Why I teach magic
I'm back at Bryn Mawr College in Philadelphia for my twelfth or thirteenth summer teaching at Tannen's Magic Camp. It's exactly as geeky and amazing as you imagine it to be. One week of the year, magicians from across the US come together to teach the future stars of magic. If you're really fascinated by this, you can even watch the documentary film, Magic Camp, where I make a quick cameo.
When I am here, I remember why I am here.
The energy, the excitement, and eagerness to learn is contagious. When it's combined with sincerity and politeness, it wins me over. I want to nurture and encourage this future generation of magicians. I want them all to grow up to be helpful, loving people. And I think magic is a wonderful part of their growth cycle.
Magic gives these young students new skills, builds their confidence and—what I love the most—gives them an additional way to express themselves creatively and intellectually.
The kids that come to camp get so much out of it. There's the camaraderie and community that's created as they interact with their peers and make lifelong friends. There's the opportunity to see the best professionals in the world performing every night and learn directly from their heroes and mentors.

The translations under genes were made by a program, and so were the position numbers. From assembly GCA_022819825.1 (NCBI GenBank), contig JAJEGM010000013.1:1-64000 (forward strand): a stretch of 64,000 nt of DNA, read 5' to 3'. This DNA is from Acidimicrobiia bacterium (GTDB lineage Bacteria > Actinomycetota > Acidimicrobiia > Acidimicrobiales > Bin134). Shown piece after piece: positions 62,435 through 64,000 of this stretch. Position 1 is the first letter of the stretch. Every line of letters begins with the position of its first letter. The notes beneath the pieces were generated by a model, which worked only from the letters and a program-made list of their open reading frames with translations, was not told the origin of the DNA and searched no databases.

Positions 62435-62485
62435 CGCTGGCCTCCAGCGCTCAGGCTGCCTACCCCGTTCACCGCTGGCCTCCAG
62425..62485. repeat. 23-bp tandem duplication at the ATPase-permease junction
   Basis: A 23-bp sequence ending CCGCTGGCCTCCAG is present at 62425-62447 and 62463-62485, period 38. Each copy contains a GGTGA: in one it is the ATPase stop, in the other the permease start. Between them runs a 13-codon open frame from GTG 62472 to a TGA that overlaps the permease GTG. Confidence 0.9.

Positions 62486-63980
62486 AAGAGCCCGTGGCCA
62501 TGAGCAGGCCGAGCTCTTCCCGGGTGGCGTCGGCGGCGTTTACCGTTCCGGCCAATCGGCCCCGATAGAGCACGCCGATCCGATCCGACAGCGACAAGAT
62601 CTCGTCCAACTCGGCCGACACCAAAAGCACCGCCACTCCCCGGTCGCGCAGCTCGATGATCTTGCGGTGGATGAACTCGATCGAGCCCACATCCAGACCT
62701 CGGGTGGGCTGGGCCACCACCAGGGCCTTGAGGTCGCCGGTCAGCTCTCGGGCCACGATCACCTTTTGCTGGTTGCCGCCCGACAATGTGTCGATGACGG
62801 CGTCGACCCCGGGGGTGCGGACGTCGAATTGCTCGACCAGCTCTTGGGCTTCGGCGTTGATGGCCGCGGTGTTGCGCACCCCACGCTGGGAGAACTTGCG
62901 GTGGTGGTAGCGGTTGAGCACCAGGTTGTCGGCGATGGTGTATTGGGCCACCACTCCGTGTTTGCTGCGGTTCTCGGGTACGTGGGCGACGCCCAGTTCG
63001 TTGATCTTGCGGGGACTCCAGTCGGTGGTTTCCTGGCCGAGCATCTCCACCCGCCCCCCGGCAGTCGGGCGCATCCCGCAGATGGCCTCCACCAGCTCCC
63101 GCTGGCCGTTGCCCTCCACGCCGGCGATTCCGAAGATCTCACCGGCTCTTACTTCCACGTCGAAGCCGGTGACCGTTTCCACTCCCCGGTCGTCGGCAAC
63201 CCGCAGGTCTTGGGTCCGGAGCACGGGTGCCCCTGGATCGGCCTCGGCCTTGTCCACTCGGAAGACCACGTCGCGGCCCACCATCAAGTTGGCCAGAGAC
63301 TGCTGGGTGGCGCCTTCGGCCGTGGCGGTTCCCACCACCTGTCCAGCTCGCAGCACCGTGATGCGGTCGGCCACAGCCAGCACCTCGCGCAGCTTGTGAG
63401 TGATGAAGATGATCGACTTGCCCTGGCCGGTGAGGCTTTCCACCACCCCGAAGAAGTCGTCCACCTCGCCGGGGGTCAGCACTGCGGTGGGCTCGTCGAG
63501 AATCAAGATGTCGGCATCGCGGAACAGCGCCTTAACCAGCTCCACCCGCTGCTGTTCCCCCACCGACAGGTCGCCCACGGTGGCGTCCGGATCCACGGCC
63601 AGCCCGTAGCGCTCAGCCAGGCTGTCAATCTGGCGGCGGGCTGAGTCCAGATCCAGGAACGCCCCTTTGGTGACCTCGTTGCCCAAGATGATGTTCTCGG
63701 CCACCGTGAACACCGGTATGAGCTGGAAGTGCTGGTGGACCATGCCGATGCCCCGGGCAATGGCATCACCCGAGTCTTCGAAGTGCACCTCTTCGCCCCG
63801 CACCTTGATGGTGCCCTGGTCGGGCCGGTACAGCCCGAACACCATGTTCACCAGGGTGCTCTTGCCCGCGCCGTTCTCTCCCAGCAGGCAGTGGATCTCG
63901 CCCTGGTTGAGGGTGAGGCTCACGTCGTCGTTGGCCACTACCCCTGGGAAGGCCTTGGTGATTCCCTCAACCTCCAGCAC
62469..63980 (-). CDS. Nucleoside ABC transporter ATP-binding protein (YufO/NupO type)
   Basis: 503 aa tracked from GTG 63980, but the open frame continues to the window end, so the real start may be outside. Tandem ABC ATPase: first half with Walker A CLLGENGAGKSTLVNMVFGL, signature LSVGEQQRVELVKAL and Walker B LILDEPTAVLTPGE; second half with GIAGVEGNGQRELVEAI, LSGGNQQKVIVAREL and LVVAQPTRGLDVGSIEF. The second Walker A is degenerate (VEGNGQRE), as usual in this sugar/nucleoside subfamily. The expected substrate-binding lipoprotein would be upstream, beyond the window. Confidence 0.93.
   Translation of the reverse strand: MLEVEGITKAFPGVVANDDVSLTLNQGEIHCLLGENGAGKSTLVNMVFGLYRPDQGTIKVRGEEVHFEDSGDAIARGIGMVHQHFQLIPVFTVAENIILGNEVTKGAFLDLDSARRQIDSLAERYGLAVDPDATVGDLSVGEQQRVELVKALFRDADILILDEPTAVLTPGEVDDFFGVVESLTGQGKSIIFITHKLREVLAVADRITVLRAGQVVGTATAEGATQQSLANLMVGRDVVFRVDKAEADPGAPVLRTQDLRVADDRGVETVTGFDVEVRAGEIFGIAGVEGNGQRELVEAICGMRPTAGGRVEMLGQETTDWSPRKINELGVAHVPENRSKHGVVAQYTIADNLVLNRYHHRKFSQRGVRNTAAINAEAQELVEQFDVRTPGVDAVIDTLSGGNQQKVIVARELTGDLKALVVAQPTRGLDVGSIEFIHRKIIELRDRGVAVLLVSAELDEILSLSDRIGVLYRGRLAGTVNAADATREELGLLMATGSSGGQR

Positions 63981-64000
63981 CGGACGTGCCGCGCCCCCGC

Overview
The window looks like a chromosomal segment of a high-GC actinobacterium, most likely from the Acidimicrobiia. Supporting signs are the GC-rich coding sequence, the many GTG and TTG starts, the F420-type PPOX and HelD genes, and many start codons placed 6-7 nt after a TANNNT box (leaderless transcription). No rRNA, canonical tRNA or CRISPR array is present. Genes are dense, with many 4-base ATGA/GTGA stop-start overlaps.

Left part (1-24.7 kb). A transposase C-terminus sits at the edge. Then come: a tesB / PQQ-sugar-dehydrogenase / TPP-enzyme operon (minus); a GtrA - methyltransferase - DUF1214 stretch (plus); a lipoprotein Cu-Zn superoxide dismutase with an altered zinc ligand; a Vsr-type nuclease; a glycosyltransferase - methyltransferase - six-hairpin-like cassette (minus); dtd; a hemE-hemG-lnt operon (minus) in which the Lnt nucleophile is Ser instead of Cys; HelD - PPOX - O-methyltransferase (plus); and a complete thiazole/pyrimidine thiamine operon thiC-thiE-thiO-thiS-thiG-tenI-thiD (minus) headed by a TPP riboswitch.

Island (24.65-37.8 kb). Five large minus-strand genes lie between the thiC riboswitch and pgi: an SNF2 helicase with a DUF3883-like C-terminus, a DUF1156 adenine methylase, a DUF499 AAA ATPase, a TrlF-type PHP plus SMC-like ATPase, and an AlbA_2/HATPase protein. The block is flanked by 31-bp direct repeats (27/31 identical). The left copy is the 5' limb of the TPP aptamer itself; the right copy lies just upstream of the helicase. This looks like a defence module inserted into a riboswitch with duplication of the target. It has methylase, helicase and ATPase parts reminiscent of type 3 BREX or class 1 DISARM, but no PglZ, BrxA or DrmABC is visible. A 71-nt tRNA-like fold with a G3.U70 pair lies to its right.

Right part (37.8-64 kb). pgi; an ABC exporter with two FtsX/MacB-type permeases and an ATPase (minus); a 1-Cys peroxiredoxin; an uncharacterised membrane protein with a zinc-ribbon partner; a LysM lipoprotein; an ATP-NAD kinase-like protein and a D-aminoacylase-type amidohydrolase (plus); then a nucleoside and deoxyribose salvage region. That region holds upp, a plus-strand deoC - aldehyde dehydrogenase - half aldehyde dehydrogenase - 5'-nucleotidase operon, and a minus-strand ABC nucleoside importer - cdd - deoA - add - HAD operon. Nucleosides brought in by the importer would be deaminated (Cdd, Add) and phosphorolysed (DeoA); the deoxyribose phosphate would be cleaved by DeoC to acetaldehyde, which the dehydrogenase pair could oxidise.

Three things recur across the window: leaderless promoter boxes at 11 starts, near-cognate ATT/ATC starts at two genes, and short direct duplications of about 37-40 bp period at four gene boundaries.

Looking at their peers and recognizing that there's a whole other level they can aspire to creates the drive and energy that fuels their passion for the entire year. They see what's possible with enough work and dedication. And they eagerly await to return the next summer to show off how much they have learned.
This is the week of the year where I give the most and I get the most. I share, help, coach and communicate. We discuss the physical and mental principles of performing magic. We talk about how to learn magic, how to practice it, how to perform it, how to pay attention, connect and love your audiences.
Every student is in a different place. Some need the how to do's. Others need the how to be's. Some are developing their tricks and others are developing their character. No matter where they are in their journey, no matter how good they may be, each and every one of us sees that we can only get better.
I never got to be a camper here, but I come back to teach every year because it is also the greatest way that I can learn and grow. I am—always and forever—a student.